Pros, Mehs, and Cons


  • I think the initial setup is extremely fun, though having a few recommended layouts for new players might be good, since there’s some strategy to the placements that isn’t immediately apparently until you’ve played. I really like building the game board, and I think it’s fun to play around with like, naming things or referring to islands or building certain types of locations. It’s some of the same level of excitement that I feel from exploring in the Civilization series. It’s fun to see how everything comes together.
  • All the pieces are, perhaps, a little detailed for a prototype copy, but I like them. It’s a bit silly, but they look really good! I like having different shapes of things rather than just the generic meeple shape. I’d love if the Civilizations had unique styles, but that’s likely asking a lot.
  • I also like how there are some clear and interesting avenues for expansion, like new types of pieces and such. I’d love to see civ-specific units, for instance, or heroes or leaders or just some way to differentiate. You could even imagine special terrain types that players could throw in, like desert or canyon or coral reef or something. I’d love to see how the game could expand itself in that way.
  • I think the multi-use cards are interesting! We all like multi-use cards. I appreciate that they let you be flexible beyond just “what are all of my units doing” by letting you make per-unit decisions, even if that does add a bit of extra complexity to turns as you get more and more units. It’s still nice to have the fine-tuned control.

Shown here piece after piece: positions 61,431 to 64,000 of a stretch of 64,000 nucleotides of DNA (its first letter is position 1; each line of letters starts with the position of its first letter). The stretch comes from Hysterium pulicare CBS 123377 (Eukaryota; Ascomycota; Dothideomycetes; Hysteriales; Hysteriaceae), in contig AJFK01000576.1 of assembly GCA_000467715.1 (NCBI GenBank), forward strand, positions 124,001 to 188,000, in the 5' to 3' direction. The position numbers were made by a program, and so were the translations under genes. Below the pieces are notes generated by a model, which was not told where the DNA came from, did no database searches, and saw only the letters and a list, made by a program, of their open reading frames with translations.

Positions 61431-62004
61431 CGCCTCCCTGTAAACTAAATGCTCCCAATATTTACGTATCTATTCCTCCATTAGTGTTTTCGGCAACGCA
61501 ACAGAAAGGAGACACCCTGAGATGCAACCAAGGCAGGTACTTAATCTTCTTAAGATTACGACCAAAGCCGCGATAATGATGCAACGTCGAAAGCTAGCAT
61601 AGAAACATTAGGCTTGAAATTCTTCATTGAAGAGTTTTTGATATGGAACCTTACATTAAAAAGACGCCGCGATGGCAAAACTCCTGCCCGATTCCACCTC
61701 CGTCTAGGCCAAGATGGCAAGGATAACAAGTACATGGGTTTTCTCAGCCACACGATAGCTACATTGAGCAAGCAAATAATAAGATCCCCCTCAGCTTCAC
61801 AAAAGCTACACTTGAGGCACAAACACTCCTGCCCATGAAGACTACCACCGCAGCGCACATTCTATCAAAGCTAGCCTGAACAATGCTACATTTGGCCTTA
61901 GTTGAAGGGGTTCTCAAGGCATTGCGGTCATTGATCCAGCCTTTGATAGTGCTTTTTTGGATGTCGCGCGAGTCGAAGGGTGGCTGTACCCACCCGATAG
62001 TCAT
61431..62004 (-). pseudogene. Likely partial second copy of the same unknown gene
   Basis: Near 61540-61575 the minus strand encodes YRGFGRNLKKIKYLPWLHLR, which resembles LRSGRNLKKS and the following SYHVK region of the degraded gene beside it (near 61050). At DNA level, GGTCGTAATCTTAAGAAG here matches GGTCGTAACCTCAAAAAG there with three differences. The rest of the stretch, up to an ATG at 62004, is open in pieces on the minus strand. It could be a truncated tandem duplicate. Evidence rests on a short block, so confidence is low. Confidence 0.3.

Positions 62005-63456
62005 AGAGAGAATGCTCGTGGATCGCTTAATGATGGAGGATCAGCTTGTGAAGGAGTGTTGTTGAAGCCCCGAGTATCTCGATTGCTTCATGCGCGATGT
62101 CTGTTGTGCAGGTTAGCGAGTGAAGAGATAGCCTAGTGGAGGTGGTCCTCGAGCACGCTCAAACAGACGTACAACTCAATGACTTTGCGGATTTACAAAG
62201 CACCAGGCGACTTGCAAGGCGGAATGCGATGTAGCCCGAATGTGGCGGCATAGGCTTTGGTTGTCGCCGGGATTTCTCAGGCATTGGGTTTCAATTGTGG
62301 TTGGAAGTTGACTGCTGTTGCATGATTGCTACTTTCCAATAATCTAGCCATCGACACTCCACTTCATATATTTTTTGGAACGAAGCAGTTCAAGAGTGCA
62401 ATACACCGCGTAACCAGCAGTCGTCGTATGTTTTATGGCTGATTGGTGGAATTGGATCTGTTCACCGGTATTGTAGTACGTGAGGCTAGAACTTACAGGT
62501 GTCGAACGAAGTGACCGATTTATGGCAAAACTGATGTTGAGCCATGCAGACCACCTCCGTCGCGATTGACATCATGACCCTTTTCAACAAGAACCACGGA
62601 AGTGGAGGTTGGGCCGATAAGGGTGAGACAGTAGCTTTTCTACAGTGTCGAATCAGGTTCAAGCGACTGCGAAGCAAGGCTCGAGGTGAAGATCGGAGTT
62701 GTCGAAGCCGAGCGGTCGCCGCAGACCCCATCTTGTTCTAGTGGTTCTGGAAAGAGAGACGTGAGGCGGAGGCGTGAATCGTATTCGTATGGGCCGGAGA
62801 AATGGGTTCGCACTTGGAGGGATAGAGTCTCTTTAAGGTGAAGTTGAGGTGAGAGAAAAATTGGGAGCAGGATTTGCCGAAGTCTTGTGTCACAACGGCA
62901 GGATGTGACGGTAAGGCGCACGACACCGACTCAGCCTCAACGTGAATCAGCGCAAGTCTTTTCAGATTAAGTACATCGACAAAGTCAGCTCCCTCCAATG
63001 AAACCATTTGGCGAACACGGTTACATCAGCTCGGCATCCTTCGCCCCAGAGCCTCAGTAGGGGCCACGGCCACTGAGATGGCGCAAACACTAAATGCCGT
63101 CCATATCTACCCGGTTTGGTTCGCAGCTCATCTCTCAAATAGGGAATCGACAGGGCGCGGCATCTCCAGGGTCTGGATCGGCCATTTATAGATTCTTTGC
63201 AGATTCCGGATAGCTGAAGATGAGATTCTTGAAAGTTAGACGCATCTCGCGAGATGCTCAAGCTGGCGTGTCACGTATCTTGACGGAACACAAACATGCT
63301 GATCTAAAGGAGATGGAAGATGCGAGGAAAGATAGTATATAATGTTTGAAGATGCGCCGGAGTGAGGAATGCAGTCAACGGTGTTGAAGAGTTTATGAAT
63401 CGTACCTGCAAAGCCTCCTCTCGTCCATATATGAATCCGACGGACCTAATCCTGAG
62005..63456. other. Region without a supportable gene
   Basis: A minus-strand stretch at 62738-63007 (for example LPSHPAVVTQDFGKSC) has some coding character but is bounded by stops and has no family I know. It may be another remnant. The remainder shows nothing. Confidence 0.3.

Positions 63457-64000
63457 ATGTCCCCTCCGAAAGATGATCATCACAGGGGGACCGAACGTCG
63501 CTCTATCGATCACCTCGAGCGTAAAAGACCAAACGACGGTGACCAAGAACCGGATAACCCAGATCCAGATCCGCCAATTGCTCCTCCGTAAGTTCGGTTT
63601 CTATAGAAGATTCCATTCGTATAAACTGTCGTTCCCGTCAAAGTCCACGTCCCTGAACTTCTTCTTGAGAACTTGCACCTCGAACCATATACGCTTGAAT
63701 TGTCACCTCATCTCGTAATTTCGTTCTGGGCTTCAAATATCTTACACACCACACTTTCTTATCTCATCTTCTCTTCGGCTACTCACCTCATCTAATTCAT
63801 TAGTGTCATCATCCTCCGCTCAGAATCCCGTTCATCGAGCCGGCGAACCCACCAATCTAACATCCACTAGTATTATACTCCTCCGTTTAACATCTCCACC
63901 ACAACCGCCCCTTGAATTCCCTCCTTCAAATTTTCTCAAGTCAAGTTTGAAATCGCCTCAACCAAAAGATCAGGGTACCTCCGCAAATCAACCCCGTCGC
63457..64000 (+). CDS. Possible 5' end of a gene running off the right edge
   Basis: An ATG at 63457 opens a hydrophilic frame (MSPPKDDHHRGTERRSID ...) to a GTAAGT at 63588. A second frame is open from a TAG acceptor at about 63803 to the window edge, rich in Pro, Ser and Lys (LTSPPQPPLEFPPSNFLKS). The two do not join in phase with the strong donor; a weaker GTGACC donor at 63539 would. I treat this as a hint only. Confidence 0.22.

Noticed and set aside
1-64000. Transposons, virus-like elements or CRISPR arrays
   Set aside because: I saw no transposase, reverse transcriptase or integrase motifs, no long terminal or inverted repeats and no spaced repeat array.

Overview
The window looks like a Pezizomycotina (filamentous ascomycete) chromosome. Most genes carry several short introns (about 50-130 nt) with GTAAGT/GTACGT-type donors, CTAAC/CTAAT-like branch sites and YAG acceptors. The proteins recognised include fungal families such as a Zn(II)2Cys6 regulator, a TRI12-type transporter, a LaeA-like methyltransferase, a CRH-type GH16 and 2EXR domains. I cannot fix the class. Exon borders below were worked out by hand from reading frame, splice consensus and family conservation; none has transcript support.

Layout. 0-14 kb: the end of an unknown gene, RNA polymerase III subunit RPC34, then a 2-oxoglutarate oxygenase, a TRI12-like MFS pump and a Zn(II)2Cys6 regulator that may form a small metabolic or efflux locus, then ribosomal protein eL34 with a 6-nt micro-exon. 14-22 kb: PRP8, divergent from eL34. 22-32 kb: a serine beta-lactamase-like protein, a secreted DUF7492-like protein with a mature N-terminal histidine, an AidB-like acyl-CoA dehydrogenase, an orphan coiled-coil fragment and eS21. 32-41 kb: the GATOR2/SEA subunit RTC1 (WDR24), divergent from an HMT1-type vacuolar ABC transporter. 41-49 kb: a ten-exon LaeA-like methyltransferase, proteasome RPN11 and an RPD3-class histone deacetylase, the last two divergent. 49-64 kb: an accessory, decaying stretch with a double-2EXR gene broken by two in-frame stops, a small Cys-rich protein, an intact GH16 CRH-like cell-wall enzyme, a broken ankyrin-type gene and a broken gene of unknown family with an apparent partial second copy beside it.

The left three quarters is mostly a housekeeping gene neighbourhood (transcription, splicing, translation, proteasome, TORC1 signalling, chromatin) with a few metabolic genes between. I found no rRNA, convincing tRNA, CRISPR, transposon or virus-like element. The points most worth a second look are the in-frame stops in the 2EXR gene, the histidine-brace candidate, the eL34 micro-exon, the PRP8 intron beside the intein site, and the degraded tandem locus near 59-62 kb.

• The simultaneous play is helpful and action resolution is interesting, albeit complicated in the late-game. As mentioned, trying to resolve eight Nomads in a turn can be a bit hard to track, but I think the simultaneous action selection helps the game move a bit faster than it otherwise would. The game’s flow doesn’t feel bad while we play, which is nice.
  • I just like that the Mountaineers ride big cats; it’s a little goofy. I ended up calling them Wildcatters as a result, but they look really good! I appreciate the detail on the tokens, as well, but more people riding large cats would improve pretty much every game.
  • Only having two resource types (three, counting money) does make the game simpler, which I appreciate. Not having to worry about second- or third-level resources (coal, wheat, steel, things like that) keeps the core gameplay loop simple, and that’s honestly … nice.
  • I also appreciate that players can develop their civilization in whatever way they choose, and still get fairly rewarded for it. You wanna go mercantile? Go for it. Religious? It’s tough, and you won’t make a lot of friends, but it’s workable. Want to essentially only do Ships? I think you can probably make that happen. I like the ability to spread, since so much of the game focuses on that final area control element.